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Discovery Of Possible Artifact Halts Hawaii Park Development

Catherine Cruz

A Hawaii park development project has been delayed following the discovery of a possible artifact on the grounds, officials said.

Honolulu Mayor Kirk Caldwell halted the project at Waimanalo Bay Beach Park on Tuesday while officials wait for further information from the Oahu Island Burial Council and the State Historic Preservation Division.

Work is being temporarily halted in "an abundance of caution" as experts try to determine what the object is and whether its discovery over the weekend means other items could be in the area, Caldwell said.

The burial council is scheduled to hear a presentation by the city and discuss the object at its Oct. 9 meeting before making a recommendation to the state.

The discovery of an artifact of historical value could hold up a $1.43 million development at the Oahu park, commonly known as Sherwood Forest. The planned construction of a multipurpose field, parking lot and playground has sparked demonstrations and a lawsuit to block the development.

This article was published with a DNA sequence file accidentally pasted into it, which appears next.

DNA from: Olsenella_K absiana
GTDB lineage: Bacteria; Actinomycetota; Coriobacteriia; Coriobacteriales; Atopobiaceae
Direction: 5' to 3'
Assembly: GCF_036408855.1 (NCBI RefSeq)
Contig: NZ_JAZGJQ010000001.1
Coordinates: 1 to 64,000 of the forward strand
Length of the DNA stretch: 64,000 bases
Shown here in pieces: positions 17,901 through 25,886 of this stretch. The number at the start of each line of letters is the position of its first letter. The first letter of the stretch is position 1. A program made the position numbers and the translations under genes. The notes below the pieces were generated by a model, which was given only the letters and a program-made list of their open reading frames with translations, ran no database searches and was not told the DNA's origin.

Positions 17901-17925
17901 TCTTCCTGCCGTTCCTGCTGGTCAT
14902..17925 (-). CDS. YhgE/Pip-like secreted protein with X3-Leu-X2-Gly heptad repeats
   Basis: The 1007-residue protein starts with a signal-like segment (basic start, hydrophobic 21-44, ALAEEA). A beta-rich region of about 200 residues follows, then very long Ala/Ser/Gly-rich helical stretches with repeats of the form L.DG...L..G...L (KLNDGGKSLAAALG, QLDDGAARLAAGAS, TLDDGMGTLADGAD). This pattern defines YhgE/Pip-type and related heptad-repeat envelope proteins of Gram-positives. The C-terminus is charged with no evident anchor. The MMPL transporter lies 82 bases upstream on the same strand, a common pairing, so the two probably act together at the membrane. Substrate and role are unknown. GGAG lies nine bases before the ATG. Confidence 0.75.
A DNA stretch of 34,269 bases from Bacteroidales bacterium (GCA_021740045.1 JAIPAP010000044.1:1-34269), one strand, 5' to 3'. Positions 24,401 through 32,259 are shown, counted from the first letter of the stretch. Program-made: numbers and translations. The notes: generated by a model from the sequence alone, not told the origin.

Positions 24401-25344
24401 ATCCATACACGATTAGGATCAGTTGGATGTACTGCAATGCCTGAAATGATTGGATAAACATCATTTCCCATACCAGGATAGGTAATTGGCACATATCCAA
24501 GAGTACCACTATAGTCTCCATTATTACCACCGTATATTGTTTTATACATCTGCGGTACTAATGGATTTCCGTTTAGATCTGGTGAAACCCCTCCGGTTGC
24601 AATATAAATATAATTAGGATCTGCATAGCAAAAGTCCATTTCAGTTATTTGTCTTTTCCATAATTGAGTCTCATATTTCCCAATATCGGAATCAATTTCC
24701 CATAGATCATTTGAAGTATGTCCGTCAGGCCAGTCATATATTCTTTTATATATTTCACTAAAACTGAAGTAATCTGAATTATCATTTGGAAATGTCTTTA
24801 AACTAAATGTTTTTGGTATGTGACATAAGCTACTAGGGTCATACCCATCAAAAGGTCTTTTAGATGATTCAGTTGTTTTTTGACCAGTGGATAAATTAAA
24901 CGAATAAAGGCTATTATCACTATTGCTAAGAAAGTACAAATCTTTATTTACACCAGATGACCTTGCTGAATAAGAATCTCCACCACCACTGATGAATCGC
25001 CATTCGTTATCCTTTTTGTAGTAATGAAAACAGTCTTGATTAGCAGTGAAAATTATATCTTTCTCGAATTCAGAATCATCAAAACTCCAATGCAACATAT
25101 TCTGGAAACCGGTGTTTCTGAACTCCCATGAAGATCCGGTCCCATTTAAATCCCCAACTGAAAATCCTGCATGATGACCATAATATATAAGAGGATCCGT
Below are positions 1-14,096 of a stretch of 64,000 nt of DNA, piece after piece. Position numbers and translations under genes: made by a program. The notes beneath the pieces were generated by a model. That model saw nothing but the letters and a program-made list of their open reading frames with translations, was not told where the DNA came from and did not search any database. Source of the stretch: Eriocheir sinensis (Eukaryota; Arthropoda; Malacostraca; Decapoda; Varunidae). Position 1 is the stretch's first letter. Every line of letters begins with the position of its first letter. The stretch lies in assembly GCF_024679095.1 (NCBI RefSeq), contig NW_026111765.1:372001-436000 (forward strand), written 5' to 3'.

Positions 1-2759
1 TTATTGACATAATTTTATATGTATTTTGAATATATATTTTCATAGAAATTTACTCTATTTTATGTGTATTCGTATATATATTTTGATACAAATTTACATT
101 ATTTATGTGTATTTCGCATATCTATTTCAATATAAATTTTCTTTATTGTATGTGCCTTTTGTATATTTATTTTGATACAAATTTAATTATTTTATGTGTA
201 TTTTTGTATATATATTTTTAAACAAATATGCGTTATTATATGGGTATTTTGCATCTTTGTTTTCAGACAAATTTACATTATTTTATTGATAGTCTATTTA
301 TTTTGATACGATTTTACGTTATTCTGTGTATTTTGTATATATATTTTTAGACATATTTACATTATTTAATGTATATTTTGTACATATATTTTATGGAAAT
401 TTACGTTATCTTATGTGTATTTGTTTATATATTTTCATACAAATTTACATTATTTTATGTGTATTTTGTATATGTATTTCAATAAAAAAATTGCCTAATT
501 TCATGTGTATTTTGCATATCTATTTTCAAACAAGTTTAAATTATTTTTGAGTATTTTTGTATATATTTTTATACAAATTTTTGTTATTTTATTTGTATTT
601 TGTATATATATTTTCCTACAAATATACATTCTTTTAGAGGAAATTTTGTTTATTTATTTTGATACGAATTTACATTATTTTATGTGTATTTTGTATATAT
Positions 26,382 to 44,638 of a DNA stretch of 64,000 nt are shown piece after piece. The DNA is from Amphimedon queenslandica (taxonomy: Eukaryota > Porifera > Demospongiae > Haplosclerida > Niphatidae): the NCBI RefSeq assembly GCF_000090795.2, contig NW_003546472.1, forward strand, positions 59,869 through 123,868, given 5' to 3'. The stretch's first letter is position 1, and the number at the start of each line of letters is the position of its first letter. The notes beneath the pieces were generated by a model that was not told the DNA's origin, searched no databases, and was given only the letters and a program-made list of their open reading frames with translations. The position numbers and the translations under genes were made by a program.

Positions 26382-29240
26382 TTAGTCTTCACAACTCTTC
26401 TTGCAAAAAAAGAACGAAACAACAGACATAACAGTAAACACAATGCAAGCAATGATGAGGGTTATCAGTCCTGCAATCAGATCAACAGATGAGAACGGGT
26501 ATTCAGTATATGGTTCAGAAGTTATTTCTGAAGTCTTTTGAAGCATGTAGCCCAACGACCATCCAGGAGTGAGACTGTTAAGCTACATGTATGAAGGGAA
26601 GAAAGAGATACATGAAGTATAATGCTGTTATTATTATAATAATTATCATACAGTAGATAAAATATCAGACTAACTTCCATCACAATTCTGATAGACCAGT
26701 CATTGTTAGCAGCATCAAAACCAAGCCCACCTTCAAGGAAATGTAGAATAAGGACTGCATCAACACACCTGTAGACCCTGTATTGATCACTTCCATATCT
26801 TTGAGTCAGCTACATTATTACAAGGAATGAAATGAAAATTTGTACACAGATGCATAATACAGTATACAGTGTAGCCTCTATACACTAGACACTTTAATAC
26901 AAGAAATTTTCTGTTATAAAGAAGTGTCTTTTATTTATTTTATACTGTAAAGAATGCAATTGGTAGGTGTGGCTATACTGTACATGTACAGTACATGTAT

Caldwell met with a city archaeologist and a University of Hawaii expert who he said determined the object is "a piece of basalt of a lava dike that was chipped from somewhere else and probably brought there."

They have not determined whether it is significant enough to end the park project, Caldwell said.

"Finding an artifact doesn't mean you cannot proceed," he said, casting doubt on assumptions the object is manmade or an ancient tool.

"We'll wait to see what they have to say and move forward at that time," Caldwell said. "We're going to follow all the protocols and make sure that everything is done properly."

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